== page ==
Transportation justice — and an equitable transportation package — must also center rural communities and Tribal Nations who experience similar and unique roadblocks to accessing essential services and are often overlooked in conversations about multimodal transit options. 

Fundamentally, transportation justice links solutions to social and climate justice when it ensures everyone can get from point A to point B in reliable, safe, and environmentally sustainable ways regardless of zip code, race, ability, class, or any other identity. Washington State can do this by investing in multi-modal transit options, such as public transit, protected bike lanes, continuous sidewalks, and center investments in frontline and overburdened communities.

In 2020, a Transportation for All bill was proposed. The Climate Alliance describes Transportation for All as an effort to create equity, environmental justice, and accessibility-informed goals for Washington’s transportation sector. The bill did not pass in its entirety, but a budget provision required state agencies to consult overburdened communities and fund two projects that center clean and just transportation. 

How our transportation system is funded and how investments are allocated, with low emission and carbon impacts, are essential facets of a transportation package. That is the aim of the proposed 2021 Clean and Just Transportation Package. The bill included a provision to allocate a large portion of investments towards building up safe and accessible transportation in overburdened neighborhoods.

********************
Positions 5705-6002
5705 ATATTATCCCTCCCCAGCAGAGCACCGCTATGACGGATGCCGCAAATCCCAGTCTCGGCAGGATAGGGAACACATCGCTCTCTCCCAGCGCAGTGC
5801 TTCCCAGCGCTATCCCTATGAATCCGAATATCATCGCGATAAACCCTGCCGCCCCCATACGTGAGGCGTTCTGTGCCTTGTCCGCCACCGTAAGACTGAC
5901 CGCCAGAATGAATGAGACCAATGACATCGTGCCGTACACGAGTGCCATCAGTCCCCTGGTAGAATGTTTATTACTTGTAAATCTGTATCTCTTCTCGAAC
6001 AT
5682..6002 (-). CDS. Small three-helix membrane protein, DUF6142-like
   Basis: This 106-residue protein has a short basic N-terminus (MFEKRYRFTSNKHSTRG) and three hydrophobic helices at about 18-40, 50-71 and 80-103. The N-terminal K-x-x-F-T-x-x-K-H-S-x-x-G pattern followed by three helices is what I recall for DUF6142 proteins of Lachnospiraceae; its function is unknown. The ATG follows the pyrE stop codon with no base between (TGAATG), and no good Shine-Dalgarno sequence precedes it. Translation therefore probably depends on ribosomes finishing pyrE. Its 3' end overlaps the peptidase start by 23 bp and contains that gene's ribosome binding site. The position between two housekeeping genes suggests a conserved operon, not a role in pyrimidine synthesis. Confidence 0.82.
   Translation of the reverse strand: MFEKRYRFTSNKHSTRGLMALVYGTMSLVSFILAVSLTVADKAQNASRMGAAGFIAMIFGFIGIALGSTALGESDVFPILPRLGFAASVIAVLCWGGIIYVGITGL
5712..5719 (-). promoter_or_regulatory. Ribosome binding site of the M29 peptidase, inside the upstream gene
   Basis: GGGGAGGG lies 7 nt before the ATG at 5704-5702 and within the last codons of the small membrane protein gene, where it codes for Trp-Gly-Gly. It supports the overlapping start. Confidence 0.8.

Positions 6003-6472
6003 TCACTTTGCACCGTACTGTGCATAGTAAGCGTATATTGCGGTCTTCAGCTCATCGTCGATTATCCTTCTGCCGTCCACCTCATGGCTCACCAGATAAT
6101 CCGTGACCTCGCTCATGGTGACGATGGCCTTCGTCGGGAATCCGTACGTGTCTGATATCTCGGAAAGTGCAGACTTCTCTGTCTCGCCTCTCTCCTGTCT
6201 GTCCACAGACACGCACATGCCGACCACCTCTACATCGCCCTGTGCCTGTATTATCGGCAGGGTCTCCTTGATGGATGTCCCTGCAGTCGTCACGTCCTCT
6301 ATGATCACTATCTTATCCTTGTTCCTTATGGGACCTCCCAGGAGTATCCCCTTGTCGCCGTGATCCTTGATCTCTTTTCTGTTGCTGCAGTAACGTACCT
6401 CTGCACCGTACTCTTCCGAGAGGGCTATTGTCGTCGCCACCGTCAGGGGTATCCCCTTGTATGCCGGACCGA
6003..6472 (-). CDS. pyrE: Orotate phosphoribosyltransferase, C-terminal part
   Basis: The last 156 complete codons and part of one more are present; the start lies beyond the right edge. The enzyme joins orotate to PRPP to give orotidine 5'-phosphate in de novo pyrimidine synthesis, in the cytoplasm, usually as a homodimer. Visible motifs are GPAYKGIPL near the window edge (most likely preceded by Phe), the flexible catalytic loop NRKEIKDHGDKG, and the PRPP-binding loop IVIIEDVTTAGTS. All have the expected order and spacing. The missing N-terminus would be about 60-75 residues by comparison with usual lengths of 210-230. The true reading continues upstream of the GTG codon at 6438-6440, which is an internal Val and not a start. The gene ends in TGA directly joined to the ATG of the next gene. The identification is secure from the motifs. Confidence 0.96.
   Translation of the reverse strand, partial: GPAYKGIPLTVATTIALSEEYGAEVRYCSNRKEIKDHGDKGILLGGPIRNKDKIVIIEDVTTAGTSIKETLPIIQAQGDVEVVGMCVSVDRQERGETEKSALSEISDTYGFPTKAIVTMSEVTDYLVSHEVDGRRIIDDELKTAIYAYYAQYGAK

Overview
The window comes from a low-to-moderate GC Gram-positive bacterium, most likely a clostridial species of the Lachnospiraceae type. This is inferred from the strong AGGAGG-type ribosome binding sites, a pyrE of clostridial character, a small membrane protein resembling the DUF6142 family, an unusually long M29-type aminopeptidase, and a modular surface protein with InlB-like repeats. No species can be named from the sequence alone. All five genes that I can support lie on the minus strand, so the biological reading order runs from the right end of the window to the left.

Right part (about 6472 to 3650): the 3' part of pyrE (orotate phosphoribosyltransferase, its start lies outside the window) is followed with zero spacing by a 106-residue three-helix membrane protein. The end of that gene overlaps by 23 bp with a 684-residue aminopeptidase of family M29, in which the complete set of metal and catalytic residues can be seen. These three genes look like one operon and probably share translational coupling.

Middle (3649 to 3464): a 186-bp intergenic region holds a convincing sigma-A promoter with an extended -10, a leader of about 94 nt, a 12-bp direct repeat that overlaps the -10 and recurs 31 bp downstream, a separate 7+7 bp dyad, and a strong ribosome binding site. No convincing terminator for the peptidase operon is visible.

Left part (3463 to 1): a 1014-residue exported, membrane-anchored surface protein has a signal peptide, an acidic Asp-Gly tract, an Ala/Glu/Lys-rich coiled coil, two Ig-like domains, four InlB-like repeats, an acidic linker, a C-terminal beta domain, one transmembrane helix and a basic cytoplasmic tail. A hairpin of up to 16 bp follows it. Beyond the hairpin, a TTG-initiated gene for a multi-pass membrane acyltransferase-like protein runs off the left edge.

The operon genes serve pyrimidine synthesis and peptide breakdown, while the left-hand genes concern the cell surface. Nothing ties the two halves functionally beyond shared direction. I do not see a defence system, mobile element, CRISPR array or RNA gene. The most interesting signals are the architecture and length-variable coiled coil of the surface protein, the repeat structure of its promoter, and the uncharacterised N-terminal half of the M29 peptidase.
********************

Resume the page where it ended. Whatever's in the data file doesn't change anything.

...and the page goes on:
Re-writing a transit budget is a major, multi-year operation that requires constructing new tax codes and identifying alternative revenue sources. Disappointingly, the package was not even introduced by the legislature this year. However, Governor Jay Inslee ratified the Clean Fuel Standard, targeting the reduction of the carbon intensity of fuel with the goal to reduce statewide “emissions by 1.8 million metric tons of carbon dioxide equivalent by 2030,” according to the Department of Ecology

The wins and losses from this year are significant in the landscape of transportation equity in our state. The urgent need for financially and physically accessible, environmentally clean transportation options is not a new concept for communities across the state — especially those that rely on public transit and sidewalks, and who experience the negative impacts of underinvested transit daily. What is new is that transportation solutions are being brought to legislators who increasingly understand that addressing transportation is a climate and equity pursuit, too. 

The current initiatives are not enough. There is no time to waste to transform our transportation sector to meet the needs of everyone. Transit connects environmental justice, climate justice, and social justice, and can shuttle us from a disconnected, fossil fuel-reliant economy towards a world where physical and social barriers are dissolved and our societies are rooted in collaboration with the natural world.


Rebecca Lumbantobing (she/her) is a senior at the University of Puget Sound pursuing a double major in Environmental Policy and Science, Technology & Society. She is passionate about climate and environmental justice and sustainable and just transit. Rebecca calls Washington and Indonesia home. In her free time, she loves to cook, play the guitar, and witness the Tacoma sunsets.